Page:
Although housing and housing rights as such are not formally a European Union competence, there are still several tools at EU level which relate in one way or another to the right to housing. These include the:




The Charter of Fundamental Rights of the European Union enshrines certain political, social, and economic rights for European Union (EU) citizens and residents into EU law. It was drafted by the European Convention and solemnly proclaimed on 7 December 2000 by the European Parliament, the Council of Ministers and the European Commission. However, its legal status was uncertain and it did not have full legal effect until the entry into force of the Treaty of Lisbon on 1 December 2009.
Under the Charter, the European Union must act and legislate consistently with the Charter and the EU's courts will strike down legislation adopted by the EU's institutions that contravenes it. The Charter applies to the Institutions of the European Union, and its member states but only when the latter are opposing the Charter by implementing EU law. The Charter does not extend the competences of the EU.

Article 34 of the Charter of Fundamental Rights of the European Union, is devoted to social security and social assistance. Paragraph 3 reads:

3. In order to combat social exclusion and poverty, the Union recognises and respects the right to social and housing assistance so as to ensure a decent existence for all those who lack sufficient resources, in accordance with the rules laid down by Community law and national laws and practices.

It has been signed and ratified by all EU Member States.

The ECJ was given the opportunity to rule on this article for the first and only time in the Kamberaj case. It held that housing allowance could not be reduced in a discriminatory way for non-EU nationals.



The Treaty of the European Union is an international treaty between the European Union (EU) member states which sets out the EU's constitutional basis. It established the various EU institutions together with their remit, procedures and objectives. The EU can only act within the competences granted to it through this treaty and amendment to the treaty requires the agreement and ratification (according to their national procedures) of every single signatory.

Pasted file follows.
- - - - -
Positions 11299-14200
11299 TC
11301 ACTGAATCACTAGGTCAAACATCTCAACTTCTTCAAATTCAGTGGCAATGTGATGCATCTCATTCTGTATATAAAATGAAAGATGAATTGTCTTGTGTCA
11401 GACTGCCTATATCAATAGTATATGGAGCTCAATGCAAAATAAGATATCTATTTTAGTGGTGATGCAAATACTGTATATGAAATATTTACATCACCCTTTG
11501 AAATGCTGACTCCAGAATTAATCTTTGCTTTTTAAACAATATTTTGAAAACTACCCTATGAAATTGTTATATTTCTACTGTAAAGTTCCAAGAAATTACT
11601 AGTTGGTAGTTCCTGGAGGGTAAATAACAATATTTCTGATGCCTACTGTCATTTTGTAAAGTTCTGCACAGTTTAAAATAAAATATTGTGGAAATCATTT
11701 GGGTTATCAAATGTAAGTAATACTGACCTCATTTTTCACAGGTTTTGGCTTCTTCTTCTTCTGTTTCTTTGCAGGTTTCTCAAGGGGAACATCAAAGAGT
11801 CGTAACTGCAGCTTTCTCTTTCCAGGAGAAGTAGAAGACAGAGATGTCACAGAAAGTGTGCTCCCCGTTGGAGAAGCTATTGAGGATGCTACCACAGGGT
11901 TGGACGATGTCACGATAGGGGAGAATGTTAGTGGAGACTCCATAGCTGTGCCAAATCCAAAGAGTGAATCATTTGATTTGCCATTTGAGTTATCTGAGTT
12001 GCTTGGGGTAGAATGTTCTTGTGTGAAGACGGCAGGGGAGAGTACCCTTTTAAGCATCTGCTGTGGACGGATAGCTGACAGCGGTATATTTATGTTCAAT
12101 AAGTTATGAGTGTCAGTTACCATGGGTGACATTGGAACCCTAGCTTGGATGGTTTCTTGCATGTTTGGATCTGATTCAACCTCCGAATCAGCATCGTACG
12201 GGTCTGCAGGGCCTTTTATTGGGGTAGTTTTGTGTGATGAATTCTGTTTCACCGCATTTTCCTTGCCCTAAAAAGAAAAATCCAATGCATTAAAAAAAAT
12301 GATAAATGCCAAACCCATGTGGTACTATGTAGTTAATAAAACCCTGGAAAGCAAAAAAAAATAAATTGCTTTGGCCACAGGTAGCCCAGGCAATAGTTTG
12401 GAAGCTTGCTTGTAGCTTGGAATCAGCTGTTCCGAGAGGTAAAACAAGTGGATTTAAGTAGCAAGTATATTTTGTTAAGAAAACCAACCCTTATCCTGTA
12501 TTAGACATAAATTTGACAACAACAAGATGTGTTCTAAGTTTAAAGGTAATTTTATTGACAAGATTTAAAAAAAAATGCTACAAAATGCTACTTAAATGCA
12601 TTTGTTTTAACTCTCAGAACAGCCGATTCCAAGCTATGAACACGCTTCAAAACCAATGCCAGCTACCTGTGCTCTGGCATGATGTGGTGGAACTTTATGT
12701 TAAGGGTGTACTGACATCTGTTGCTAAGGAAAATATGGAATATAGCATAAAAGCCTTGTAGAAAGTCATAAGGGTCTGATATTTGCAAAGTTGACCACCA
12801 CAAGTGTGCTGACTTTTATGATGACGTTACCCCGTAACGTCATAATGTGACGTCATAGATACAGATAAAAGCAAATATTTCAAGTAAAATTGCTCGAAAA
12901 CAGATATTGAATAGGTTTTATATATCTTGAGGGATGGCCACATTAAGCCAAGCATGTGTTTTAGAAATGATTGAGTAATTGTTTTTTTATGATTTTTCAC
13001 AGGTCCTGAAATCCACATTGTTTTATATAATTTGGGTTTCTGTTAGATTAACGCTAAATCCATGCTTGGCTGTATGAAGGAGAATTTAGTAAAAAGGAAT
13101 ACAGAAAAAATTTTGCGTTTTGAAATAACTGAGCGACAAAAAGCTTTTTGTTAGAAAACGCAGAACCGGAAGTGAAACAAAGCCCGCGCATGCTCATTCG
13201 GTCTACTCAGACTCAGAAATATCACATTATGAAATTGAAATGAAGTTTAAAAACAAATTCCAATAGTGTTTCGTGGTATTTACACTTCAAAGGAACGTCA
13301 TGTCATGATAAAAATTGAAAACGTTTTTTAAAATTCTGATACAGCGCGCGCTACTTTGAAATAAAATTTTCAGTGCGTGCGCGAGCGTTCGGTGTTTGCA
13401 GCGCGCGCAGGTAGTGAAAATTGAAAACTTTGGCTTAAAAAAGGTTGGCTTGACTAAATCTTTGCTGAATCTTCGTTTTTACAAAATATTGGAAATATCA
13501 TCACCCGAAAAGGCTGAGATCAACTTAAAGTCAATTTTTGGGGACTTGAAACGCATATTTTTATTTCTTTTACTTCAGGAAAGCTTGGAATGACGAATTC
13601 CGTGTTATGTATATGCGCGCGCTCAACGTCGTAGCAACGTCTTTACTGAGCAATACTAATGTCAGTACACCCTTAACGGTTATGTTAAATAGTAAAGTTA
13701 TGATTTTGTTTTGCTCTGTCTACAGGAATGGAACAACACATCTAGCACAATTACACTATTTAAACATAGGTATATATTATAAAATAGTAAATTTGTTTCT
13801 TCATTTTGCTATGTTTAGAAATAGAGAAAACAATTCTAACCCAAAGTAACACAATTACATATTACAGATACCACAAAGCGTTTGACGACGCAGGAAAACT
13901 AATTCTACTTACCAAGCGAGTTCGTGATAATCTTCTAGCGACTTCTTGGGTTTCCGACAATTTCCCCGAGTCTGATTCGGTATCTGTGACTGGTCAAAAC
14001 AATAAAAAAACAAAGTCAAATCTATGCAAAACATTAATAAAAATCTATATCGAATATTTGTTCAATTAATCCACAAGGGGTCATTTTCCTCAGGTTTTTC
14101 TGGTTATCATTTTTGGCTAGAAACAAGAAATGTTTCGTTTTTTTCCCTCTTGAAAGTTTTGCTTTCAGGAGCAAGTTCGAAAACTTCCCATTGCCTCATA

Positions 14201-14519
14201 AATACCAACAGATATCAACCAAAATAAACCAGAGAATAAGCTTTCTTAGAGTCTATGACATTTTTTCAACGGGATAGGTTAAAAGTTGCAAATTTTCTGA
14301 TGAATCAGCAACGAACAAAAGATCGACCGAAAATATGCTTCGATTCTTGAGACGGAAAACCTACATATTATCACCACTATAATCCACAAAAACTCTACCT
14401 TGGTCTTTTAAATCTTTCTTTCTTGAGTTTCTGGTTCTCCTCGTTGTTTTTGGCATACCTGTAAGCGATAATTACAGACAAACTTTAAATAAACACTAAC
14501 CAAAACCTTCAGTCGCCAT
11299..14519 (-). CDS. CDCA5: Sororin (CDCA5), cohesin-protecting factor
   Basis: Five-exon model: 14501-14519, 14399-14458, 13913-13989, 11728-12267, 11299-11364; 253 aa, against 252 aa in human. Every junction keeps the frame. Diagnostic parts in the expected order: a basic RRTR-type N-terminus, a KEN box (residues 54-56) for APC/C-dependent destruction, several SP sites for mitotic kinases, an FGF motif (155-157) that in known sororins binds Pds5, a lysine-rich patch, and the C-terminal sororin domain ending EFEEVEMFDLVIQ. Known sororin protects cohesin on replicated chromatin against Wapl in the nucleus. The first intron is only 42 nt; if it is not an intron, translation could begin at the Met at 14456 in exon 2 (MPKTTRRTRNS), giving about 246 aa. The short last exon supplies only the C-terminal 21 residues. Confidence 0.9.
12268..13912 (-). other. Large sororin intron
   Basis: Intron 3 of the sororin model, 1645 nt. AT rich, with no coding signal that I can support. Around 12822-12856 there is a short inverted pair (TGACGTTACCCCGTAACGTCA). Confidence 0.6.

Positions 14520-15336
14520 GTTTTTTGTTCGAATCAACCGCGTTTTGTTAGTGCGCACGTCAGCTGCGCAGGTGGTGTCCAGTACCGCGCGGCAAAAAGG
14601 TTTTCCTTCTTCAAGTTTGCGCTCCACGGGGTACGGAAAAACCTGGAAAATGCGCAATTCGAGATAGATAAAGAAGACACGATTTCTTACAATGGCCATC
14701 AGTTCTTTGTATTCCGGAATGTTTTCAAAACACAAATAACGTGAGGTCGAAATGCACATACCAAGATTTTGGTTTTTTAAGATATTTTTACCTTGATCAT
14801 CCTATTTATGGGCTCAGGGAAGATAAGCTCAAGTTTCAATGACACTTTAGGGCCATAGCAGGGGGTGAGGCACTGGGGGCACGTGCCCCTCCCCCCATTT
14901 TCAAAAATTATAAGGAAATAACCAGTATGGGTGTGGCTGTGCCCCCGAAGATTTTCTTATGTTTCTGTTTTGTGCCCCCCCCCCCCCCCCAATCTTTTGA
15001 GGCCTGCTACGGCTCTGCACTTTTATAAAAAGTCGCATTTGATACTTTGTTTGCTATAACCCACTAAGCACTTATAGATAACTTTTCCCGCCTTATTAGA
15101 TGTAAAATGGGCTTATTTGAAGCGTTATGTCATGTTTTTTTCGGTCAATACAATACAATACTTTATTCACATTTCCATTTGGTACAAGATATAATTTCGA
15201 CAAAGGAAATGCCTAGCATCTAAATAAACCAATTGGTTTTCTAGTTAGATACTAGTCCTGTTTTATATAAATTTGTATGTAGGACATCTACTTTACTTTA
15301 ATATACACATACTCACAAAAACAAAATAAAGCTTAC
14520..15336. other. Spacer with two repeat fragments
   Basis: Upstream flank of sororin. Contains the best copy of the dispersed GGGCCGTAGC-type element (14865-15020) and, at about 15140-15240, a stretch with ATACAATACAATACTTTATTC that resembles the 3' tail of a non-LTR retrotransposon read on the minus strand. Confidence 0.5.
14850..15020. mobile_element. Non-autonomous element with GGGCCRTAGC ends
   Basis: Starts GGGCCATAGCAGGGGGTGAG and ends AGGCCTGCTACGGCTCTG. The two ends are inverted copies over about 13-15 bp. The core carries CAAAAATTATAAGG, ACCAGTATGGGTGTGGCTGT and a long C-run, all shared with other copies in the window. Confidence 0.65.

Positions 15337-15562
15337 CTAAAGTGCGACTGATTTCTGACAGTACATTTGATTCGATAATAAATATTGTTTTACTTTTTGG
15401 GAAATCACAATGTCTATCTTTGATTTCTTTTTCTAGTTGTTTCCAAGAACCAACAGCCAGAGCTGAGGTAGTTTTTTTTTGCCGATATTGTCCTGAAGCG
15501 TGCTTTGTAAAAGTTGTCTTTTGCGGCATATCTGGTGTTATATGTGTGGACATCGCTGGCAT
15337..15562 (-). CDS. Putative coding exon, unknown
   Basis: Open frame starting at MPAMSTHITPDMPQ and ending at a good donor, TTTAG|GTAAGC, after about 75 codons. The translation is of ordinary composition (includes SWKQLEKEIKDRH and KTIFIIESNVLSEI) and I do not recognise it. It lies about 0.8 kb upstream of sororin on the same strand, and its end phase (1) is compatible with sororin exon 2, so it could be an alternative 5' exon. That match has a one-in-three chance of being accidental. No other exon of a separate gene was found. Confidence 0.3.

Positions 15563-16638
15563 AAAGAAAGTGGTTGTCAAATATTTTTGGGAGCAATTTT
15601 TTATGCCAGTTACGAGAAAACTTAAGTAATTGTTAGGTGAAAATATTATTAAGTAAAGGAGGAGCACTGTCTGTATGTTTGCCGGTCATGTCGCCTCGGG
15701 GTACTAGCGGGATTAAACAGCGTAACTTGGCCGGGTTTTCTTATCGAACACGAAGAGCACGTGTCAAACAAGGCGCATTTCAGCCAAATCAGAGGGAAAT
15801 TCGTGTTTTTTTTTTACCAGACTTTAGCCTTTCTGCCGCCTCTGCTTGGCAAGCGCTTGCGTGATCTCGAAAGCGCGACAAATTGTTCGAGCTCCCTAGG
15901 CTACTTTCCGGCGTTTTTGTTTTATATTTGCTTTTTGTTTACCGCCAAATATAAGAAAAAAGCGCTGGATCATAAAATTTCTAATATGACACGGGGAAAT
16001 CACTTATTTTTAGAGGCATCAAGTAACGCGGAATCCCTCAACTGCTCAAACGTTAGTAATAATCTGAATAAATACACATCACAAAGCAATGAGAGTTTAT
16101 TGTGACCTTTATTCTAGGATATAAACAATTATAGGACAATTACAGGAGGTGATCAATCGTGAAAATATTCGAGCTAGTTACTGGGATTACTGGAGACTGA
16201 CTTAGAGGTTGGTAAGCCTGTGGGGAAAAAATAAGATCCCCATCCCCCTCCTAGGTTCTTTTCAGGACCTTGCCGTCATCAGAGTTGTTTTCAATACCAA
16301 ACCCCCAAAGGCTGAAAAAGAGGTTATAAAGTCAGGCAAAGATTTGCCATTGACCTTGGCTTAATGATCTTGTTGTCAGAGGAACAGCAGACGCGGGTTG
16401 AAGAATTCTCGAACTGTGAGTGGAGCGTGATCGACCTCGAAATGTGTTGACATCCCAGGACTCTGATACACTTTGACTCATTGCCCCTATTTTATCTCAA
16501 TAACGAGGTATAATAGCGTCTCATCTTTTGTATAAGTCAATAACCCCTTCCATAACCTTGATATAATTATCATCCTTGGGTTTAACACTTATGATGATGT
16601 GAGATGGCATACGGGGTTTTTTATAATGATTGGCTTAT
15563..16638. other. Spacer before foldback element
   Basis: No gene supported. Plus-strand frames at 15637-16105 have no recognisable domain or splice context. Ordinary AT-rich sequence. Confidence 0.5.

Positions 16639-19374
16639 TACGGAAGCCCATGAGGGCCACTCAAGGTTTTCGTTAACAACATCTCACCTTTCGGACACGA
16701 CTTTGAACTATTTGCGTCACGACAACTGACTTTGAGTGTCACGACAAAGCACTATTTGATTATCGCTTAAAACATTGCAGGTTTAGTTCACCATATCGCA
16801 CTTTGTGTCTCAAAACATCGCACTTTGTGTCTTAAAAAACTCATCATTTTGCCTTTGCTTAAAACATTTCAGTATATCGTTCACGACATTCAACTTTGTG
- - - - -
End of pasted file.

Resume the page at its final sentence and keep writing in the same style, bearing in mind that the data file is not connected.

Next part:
As far as fundamental rights are concerned, Article 6 of the Treaty of the European Union states that: 

1. The Union is founded on the principle of liberty, democracy, respect for human rights and fundamental freedoms and the rule of law, principles which are common to the Member States.

2. The Union shall respect fundamental rights, as guaranteed by the European Convention for the Protection of Human Rights and Fundamental Freedoms signed in Rome on 4 November 1950 and as they result from the constitutional traditions common to the Member States, as general principles of Community law.

3. The Union shall respect the national identities of its Member States.

4. The Union shall provide itself the means necessary to attain its objectives and carry through its policies.




Since its creation, the European Union (EU) has regarded the fight against discrimination as one of its most pressing missions. Although discrimination, whether direct or indirect, is considered a crime under European law, individuals throughout Europe are prevented on a daily basis from living their social or professional life to the full because of random criteria. For several years the emphasis was placed on preventing discrimination on grounds of nationality or gender. Since 1999, the EU's powers have expanded to include action against discrimination on grounds of racial or ethnic origin, religion or belief, disability, age or sexual orientation. In this area more than any other, civil society organisations act as essential intermediaries between citizens and the European institutions.


You may find a list of all EU anti-discrimination legislation and activities by clicking here




The European Union Agency for Fundamental Rights (FRA) is a body of the European Union established in 2007, which builds on the former European Monitoring Centre on Racism and Xenophobia (EUMC). The objective of the FRA is to provide the relevant institutions and authorities of the Community and its Member States when implementing Community law with assistance and expertise relating to fundamental rights. The FRA cooperates with national and international bodies and organisations, in particular with the Council of Europe. It also works closely with civil society organisations.


  • The role of the European Courtof Justice in developing Housing Rights
  • How does the preliminary ruling work?


EU Housing Rights